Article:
Sending a message from one person to another person looks fairly easy. It gets a bit harder when you have potentially many people in my organisation who are allowed to send a protected message to your organisation, and there may be many people who are allowed to get, and decrypt it.

Let the people in my organisation be CN=A,O=MYORG, and CN=B, O=MYORG, and the people in your organisation be CN=X,O=YOURORG, CN=Z,O=YOURORG.

If person CN=A wants to send an encrypted message so it can be decrypted by CN=X or CN=Z the processing is as follows.

  • Do a checksum calculation on the record.
  • Encrypt this checksum using CN=A’s private certificate.
  • Put a new field of CN=A,O=MYORG|| encrypted checksum value, CN=A’s public certificate before the record.
  • Create a symmetric key.
  • Encrypt the (signed data and original payload) with the symmetric key.
  • Take the symmetric key and encrypt it for CN=X,O=YOURORG using CN=X’s public certificate. Create a field of the Distinguished Name || encrypted key.
  • Take the symmetric key and encrypt it for CN=Z,O=YOURORG using CN=Z’s public certificate. Create a field of the Distinguished Name || encrypted key.
  • Build a record of the two “encryption fields” and the encrypted data
  • Put the data in a message and send it to the recipient(s).

Getting an encrypted message

The person with CN=X gets the message.

  • Scan down the message looking for CN=X,O=YOURORG. If found then extract the encrypted symmetric key. Decrypt this value with the CN=X’s private key. This gives you the key that was used to encrypt the customer data.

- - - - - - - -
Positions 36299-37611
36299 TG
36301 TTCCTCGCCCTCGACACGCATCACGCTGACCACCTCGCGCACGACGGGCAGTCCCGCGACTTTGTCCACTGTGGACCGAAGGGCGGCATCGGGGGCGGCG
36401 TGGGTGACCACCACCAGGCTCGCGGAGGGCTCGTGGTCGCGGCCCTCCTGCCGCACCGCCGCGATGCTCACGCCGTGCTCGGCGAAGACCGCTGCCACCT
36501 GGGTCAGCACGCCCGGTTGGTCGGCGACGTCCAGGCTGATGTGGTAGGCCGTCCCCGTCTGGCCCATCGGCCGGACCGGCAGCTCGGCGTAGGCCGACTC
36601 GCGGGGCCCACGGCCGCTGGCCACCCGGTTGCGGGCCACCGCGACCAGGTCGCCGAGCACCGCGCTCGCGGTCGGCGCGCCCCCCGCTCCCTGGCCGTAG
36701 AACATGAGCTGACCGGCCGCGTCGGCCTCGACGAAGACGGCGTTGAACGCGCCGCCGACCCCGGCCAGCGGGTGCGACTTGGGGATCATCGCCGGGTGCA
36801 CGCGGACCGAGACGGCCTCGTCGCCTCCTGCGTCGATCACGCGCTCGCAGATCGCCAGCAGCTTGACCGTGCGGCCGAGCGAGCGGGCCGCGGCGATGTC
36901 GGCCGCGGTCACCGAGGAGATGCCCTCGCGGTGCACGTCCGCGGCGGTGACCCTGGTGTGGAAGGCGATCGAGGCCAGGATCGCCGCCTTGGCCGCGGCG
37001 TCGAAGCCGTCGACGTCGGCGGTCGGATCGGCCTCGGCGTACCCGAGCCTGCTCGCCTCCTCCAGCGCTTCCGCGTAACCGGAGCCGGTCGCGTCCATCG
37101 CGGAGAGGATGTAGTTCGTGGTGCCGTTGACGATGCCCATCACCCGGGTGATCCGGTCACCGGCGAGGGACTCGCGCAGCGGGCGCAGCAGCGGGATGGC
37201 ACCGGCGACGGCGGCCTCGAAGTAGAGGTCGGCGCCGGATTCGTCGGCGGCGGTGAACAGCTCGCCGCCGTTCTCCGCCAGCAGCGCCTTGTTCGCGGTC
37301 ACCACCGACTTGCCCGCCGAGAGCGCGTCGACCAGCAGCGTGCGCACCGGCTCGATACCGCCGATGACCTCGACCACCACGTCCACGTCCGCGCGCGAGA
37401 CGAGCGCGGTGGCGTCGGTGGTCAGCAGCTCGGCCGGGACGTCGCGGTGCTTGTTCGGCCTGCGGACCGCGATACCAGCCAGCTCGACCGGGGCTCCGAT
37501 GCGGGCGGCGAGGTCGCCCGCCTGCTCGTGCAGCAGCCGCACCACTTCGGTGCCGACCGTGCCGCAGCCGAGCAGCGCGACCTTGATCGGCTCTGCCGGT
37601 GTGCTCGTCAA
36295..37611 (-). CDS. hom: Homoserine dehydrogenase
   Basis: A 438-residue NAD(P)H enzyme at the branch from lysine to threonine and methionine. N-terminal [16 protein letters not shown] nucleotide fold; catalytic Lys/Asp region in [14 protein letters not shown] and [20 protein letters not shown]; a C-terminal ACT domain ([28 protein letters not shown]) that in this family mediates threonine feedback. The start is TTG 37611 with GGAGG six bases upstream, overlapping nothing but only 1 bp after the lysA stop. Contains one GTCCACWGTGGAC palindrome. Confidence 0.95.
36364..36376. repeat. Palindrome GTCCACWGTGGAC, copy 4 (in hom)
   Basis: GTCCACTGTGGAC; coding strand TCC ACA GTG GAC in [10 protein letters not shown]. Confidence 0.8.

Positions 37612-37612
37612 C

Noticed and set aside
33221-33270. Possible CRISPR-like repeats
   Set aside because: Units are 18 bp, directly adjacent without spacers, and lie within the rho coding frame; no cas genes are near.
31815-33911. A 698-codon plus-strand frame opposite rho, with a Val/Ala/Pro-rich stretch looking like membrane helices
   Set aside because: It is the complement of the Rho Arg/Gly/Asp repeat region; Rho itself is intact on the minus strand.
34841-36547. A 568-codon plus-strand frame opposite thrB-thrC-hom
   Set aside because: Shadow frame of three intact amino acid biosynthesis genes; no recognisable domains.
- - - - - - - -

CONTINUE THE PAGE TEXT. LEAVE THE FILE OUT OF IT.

• Decrypt the message using the key you just decrypted.
  • Extract the first field and see it is signed data. We can see that the checksum was done by CN=A,O=MYORG.
  • Check this name with your list of IDs that can send you messages.
  • Validate the signer’s certificate. Either use a CA, or if the certificate was self signed, check with the copy in your trust store. Note this certificate includes the public key.
  • Take the checksum value in the message and decrypt it using CN=A,O=MYORG’s public key from the payload. Do the checksum of the remainder of the message and compare the values – they should match.

Setting up your enterprise

You need to know the list of potential recipients of messages for each queue.

At the receiving end, if you want to check the message came from an authorised id, you need to know the list of potential senders.

If you’ve managed to keep up so far – it gets worse!

The management of these lists can be difficult. If someone joins my team, I would need to tell the other organisations that they need to add CN=NEWPERSON, O=MYORG into their list of potential senders, (and remove CN=IVE_RETIRED, O=MYORG. It will take a week to get this change through their change management system. Until this is done, the message could be rejected as coming from an unauthorised person.